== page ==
character represents a syllable) used to represent particles in sentences, verb inflexions

(this usage is called okurigana), and other words not written in kanji. Another use is to

write them above Japanese text to indicate the pronunciation of Kanji (this usage is

called furigana).

3. Katakana: Another phonetic alphabet or syllabary used primarily for foreign names

or places and words of foreign origin. Katakana are written using straight lines.

Besides these three writing systems, Japanese is sometimes written in Roman letters

called roomaji. The three systems of writing above are used together (mixed) in written

Japanese.

For those of you who would like to view the romaji for this lesson, you can click here to download or view a text file that contains the romaji. (Right click the link if you would like to save the file to your computer instead of viewing online.) If the file shows in your browser, click "Back" to return to this lesson. We recommend this only be used as a study aid, as we believe it is more beneficial when learning Japanese to learn the kana.

is more beneficial when learning Japanese to learn the kana. Get the Romaji for this lesson.

Get the Romaji for this lesson.

ようた:

メアリー さん、こんど の しゅうまつ なに を します か。

 

Mary, what will you do this weekend?

メアリー:

かいもの に いきます。

 

I'm going shopping.

ようた:

どこ へ いきます か。

 

Where will you go (shopping)?

19

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Đào Ngọc Sắc

メアリー:

 

しんじゅく へ いきます。

 

I

will go to Shinjuku.

ようた:

 

なに を かいます か。

   

What will you buy?

メアリー:

 

まだ わかりません が、たぶん ようふく を かいます。

 

I

don't know yet, but perhaps I will buy some clothes.

メアリー:

 

すずきさん は なに を しますか。

   

Mr. Suzuki, what will you do?

ようた:

 

うち で べんきょう します。

 

I

will study at home.

メアリー:

 

どう して です か。

   

Why?

ようた:

 

げつようび に しけん が あります から。

 

I

have a test on Monday.

メアリー:

 

なん の しけん です か。

   

What kind of test?

ようた:

 

けいざい です。

   

An economics test.

メアリー:

 

そう です か。がんばって ください。

   

Oh really? Good luck.

ください。     Oh really? Good luck. Listen to Dialog up to this point. (.wav file)

Listen to Dialog up to this point. (.wav file)

こんど

this(the upcoming)

しゅうまつ

weekend

20

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Đào Ngọc Sắc

します

to do

かいもの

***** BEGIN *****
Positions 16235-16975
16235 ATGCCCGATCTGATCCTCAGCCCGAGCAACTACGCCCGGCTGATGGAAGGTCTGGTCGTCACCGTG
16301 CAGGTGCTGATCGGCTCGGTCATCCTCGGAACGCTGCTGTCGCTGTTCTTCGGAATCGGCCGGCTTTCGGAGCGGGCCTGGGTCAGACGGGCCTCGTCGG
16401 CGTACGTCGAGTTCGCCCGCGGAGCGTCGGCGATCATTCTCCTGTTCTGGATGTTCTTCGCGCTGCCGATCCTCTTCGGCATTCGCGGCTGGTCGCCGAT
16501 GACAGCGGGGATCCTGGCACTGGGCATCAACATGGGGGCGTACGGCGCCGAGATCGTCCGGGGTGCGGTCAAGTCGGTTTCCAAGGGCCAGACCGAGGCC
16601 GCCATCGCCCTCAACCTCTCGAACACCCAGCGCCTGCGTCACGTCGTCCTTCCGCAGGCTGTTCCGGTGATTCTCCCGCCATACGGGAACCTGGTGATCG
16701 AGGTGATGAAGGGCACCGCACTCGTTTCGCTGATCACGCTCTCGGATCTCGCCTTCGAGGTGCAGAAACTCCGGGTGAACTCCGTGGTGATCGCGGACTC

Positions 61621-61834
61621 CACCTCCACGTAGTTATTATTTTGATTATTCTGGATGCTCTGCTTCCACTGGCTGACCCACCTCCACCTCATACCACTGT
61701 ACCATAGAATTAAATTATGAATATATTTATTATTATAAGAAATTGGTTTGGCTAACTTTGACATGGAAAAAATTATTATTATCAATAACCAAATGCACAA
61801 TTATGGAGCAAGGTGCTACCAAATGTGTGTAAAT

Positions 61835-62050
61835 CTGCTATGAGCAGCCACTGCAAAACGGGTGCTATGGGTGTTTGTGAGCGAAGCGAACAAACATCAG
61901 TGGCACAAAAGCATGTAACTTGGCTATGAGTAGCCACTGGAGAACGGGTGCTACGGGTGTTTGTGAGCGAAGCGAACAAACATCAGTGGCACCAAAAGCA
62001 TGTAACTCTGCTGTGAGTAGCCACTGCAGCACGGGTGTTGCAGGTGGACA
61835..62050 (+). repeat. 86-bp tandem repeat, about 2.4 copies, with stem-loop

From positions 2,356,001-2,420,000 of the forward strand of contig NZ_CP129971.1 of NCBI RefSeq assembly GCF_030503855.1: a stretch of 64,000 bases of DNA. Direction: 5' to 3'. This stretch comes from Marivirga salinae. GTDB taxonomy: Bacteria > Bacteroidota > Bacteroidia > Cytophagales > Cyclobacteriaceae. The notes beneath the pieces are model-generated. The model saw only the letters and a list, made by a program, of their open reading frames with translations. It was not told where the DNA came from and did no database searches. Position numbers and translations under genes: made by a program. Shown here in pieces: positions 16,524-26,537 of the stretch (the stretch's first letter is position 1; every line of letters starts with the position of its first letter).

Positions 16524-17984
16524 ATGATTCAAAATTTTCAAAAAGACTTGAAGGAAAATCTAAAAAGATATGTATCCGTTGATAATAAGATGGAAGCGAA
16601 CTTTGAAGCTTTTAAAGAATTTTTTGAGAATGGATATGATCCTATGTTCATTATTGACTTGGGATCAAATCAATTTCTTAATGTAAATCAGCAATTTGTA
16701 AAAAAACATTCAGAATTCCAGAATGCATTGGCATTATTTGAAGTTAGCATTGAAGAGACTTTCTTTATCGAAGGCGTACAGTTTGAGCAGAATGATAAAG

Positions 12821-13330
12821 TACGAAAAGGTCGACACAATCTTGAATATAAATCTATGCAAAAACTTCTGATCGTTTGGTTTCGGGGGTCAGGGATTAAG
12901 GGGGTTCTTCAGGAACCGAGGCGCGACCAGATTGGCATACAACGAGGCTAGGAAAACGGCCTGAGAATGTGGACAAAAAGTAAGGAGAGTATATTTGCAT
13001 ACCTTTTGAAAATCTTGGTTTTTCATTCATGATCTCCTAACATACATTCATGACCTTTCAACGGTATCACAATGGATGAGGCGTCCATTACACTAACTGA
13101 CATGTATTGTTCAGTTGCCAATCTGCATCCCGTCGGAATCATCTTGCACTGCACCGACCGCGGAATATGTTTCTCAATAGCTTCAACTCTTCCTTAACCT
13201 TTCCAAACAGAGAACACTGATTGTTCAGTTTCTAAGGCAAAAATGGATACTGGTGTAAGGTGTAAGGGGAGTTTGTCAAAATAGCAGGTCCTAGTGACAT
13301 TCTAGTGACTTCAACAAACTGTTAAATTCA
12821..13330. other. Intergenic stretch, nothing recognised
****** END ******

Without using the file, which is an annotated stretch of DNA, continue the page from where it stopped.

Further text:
shopping

いきます

to go

to; at; on

to

しんじゅく

Shinjuku

かいます

to buy

まだ

yet

たぶん

perhaps

ようふく

Western-style clothes

うち

house (speaker's)

at

うち で

at my house

べんきょう します

to study

どうして

why

げつようび

Monday

しけん

test, exam

が あります

to have

から

because of (preceding sentence)

けいざい

economics

がんばって ください

Good Luck

economics がんばって ください Good Luck 1. メアリー さん、こんど の しゅうまつ

1. メアリー さん、こんど の しゅうまつ なに を します か。

Listen to Vocabulary. (.wav file)

This sentence means "Mary, what will you do this (coming) weekend?" こんど is the equivalent of "this" or "this coming" in English, referring to the present or something which will occur soon.

Examples: ウォーターマン さん、こんど の どうようび なに を します か。 (Mr. Waterman, what will you do this [coming] Saturday?)

します (Shimasu) is a verb meaning "to do." It is a semi-formal form and is used in everyday life. All Japanese verbs have semi-formal forms. (non-past affirmative, non- past negative, past affirmative, past negative)

 

non-past

past

affirmative

negative

affirmative

negative

to do

します

しません

しました

しませんでした

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Đào Ngọc Sắc

to go

いきます

いきません

いきました

いきませんでした

to buy

かいます

かいません

かいました

かいませんでした

to understand

わかります

わかりません

わかりました

わかりませんでした

to study

べんきょうします べんきょうしません べんきょうしました べんきょうしませんでした

to have

あります

ありません

ありました

ありませんでした

Examples: どこ へ いきます か。 (Where are you going?)

どこ へ いきました か。 (Where did you go?)

とうきょう へ いきました。 (I went to Tokyo.)

ようふく を かいました か。 (Did you but clothes?)

いいえ、かいませんでした。 (No, I did not [buy any clothes].)

(No, I did not [buy any clothes].) Listen to the sentences in Grammar notes. (.wav file)

Listen to the sentences in Grammar notes. (.wav file)

Listen to the sentences in Grammar notes. (.wav file) A. Fill in the blanks with the

A. Fill in the blanks with the appropriate words.